Wednesday, June 16, 2010

France through rose-tinted glasses

At work today I somehow came across this book while trawling Amazon for promising-looking publications :

"One year and one arduous home-renovation into their marriage, Ken and Bing head to the French countryside to celebrate their long-delayed honeymoon, swearing they're getting out of the home-fixing business for good. When they fall in love with the village of La Montaigne Noire, they find themselves buying a fixer-upper and starting all over again - but this time, in French! McAdams recounts their mishaps and misadventures with humor, capturing the essence of French village life, the awkwardness of being foreigners in a close-knit town, the couple's hilarious linguistic pratfalls, and how the mammoth undertaking that threatens to tear their new marriage apart ultimately brings them closer together and helps them find a place in the community they have grown to love."

1) Bing - seriously? Is that one of those American names like Chip and Randy, or is she just crazy?
2) This is the exact plot of every single one of these books
3) Yeah, I *bet* those are some hilarious pratfalls... That time Bing asked if she could baiser the neighbours' baby will have you in stitches!
4) Where the frick are these French villages, where the locals love nothing more than giving up their time and casseroles to guide stupid non-French-speaking Anglos through the process of buying up their patrimony, hiding? Okay, I've never renovated a crumbling country pile in France, but I have lived in rural France and various small- and medium-sized cities and no-one's ever beaten a path to my door to view me with narrow-eyed suspicion before taking me to their metaphorical bosom and sorting out every problem I could possibly encounter. I think the closest I've been to this mystical experience is every French person going "oh là là, that's far away" when I tell them I'm from New Zealand. Um, yeah. I mean, I've never been invited to dinner by colleagues who are well aware that I've moved here not knowing a soul, so how do these people in these books, for whom 'bumbling' is usually a kind epithet, always manage to be hobnobbing with the small-town mayor within a month?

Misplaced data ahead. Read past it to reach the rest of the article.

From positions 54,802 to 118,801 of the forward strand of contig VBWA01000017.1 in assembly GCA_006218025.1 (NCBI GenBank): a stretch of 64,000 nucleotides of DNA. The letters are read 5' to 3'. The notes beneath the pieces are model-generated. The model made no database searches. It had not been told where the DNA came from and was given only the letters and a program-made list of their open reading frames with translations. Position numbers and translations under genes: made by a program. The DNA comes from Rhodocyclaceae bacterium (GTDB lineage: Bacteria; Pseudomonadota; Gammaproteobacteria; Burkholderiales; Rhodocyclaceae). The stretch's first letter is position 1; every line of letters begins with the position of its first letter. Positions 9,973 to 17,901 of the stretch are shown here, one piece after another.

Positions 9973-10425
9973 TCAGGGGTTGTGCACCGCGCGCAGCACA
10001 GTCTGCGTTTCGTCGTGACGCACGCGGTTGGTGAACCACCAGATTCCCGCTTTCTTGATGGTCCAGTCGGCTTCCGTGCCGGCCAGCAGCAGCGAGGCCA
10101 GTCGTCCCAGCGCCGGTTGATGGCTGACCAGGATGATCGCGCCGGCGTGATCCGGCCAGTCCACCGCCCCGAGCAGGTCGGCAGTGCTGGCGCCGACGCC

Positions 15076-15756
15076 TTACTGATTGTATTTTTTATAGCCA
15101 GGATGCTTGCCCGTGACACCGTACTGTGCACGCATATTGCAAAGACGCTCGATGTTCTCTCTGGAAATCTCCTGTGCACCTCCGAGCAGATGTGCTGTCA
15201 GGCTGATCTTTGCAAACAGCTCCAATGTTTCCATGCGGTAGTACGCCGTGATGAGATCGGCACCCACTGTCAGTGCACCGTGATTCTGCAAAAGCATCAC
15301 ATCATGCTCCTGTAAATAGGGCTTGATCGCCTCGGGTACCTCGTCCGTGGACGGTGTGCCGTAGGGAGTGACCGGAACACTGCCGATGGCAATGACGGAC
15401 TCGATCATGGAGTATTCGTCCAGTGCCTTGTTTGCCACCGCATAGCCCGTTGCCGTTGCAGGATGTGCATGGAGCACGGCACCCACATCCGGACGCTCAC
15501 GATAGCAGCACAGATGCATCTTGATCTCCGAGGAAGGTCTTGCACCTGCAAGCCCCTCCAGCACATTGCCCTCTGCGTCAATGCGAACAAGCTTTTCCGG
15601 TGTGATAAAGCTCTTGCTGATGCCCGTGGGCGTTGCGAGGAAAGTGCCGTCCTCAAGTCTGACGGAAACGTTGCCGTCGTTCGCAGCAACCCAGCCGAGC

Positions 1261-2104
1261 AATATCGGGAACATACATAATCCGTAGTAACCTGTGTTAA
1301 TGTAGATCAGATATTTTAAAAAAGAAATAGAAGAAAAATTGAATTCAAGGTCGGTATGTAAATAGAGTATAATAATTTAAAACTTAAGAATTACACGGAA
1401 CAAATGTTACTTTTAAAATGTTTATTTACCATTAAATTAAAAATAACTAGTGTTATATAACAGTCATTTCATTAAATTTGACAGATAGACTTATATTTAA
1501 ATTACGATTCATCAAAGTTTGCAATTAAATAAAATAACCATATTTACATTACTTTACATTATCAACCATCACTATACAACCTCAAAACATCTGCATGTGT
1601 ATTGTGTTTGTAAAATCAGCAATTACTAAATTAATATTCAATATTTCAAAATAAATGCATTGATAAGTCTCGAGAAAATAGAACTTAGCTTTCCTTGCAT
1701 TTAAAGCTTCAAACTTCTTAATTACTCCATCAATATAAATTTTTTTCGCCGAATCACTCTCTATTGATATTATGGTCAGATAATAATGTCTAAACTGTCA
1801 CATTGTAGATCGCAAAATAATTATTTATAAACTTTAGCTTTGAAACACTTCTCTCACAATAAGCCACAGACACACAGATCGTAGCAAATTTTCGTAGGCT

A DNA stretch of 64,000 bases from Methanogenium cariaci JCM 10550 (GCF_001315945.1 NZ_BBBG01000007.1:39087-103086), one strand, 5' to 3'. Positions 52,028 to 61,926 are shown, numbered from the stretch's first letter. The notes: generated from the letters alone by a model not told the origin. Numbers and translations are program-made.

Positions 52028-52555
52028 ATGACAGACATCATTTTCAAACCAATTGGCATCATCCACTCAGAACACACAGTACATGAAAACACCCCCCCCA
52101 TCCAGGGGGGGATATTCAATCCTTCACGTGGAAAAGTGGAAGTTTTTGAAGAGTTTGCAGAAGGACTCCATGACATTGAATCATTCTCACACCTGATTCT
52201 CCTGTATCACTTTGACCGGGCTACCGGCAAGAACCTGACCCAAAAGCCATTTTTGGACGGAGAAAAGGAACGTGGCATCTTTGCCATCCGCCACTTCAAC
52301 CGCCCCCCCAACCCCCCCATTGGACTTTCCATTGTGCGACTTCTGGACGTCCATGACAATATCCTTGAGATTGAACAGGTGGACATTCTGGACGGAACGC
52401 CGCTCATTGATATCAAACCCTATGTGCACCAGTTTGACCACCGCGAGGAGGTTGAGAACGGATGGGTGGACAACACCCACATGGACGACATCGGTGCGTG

5) Okay, okay, while I'm amazed there's still room in the market for these things, I do realise these books are meant to be fantasy for people who will probably never stir out of their home in the American Midwest (or wherever)... Just bear in mind they bear very little relationship to real life! (And this particular example sounds like quite possibly the worst book ever...)

PS Do we say patrimony in English? We do, right? It's not just that I see the word 'patrimoine' at work on a daily basis?
PPS Stop me if I show any further signs of being one of those irritating people who are all "oh, I just can't speak English anymore, I'm *so* immersed in French!" Yep, it happens that the French word for something will pop into your head more readily than the English sometimes, but I forget words for stuff all the time at home in NZ too, let's not bang on about it on a daily basis.

12 comments:

  1. I'd say it's a pretty safe bet you'd never hear 'patrimony' used. (Maybe in a legal office?) Why would you see the french version of it every day?

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  2. It means 'heritage' in French, but yeah, I looked it up after writing this, much narrower meaning in English...